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Last Reviewed on June 19, 2019, by eNotes Editorial. Word Count: 363

The basic theme of Bacon's The New Atlantis is that man is able to advance, to make scientific discoveries that will change and improve his way of living on earth.

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In the story a naval expedition comes upon a remote island in the South Pacific which is an analogue to the Atlantis of Western myth that had been given literary treatment in the Timaeus of Plato. The inhabitants of this "new" island called Bensalem have deliberately kept their realm a secret from the rest of the world, though they have made repeated contacts with Europe and other continents by sending out navigators who pose as natives of known parts of the world. Bensalem is a realm of both spiritual and material advancement. Not only is it a peaceful society, it is one in which astonishing scientific breakthroughs have been achieved. Bacon has the leader of Bensalem relate to the European captain a series of achievements which are like a prophesy of what actually has occurred in the modern world in the nearly four hundred years since Bacon's death. He describes buildings the height of skyscrapers, medical advances, refrigeration (that term is actually used by Bacon), the ability to microscopically analyze blood and urine, the ability to generate light artificially, and the ability to transmit images over long distances. All of this is an expression of Bacon's belief in man's ability to improve his world and to use what we now call "the scientific method" to do so.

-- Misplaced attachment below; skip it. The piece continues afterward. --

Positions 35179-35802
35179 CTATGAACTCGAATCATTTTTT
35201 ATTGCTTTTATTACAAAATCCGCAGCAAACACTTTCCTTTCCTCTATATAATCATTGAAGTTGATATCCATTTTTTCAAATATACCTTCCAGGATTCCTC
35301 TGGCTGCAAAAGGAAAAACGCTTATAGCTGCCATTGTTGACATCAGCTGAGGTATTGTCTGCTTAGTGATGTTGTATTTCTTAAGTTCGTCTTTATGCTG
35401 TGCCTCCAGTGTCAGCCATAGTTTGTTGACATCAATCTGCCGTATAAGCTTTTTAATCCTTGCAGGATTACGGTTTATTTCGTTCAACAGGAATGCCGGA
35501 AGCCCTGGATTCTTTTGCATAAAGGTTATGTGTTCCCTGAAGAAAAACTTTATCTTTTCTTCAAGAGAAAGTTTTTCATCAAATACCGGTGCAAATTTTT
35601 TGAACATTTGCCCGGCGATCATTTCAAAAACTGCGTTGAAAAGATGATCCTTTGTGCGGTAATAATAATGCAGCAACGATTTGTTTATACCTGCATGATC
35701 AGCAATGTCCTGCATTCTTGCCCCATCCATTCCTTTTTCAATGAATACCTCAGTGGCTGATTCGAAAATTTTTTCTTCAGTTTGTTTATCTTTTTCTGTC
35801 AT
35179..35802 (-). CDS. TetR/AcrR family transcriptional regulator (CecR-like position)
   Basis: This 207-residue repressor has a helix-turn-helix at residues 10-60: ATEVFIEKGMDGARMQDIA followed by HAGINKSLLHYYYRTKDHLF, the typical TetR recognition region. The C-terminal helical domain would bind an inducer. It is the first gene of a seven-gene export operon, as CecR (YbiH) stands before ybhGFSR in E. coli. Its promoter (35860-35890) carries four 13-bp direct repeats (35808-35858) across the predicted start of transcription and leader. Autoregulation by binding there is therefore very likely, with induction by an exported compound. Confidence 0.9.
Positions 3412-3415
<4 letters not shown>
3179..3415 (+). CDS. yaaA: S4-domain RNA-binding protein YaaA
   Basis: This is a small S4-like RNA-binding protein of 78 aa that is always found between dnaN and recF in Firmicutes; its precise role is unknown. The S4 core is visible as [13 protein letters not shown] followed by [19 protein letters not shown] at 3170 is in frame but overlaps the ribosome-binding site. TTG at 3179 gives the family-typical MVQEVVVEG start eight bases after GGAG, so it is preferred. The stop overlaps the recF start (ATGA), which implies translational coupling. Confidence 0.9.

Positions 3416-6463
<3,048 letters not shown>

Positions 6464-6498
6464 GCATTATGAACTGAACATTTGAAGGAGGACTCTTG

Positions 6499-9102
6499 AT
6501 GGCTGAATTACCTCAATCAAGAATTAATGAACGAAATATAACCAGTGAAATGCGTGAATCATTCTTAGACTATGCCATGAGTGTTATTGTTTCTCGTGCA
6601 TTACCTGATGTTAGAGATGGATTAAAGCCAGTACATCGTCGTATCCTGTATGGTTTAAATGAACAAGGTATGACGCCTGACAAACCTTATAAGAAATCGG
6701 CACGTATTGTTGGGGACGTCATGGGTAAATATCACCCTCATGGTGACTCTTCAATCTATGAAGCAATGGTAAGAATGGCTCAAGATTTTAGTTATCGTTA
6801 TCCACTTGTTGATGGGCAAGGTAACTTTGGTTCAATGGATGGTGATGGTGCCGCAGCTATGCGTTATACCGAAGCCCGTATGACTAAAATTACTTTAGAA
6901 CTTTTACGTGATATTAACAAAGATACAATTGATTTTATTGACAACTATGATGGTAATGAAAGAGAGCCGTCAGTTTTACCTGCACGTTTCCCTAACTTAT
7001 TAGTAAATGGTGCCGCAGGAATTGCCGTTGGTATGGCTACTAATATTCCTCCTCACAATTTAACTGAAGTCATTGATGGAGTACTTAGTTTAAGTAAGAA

The fact that he links this with the Atlantis myth is significant. In Plato's telling, Atlantis was an island which existed thousands of years earlier and which held a civilization far more advanced than that of his own time and was destroyed by a great earthquake. Plato's, and by extension Bacon's, theme is a warning that man can achieve things, but that the achievements are vulnerable to destruction, by natural or other causes. In describing a "New Atlantis" Bacon saw into the future and expressed a faith in man's perfectibility, but he also had a darker, more realistic vision of how tenuous our ability to achieve can be in the face of inner and outer dangers.

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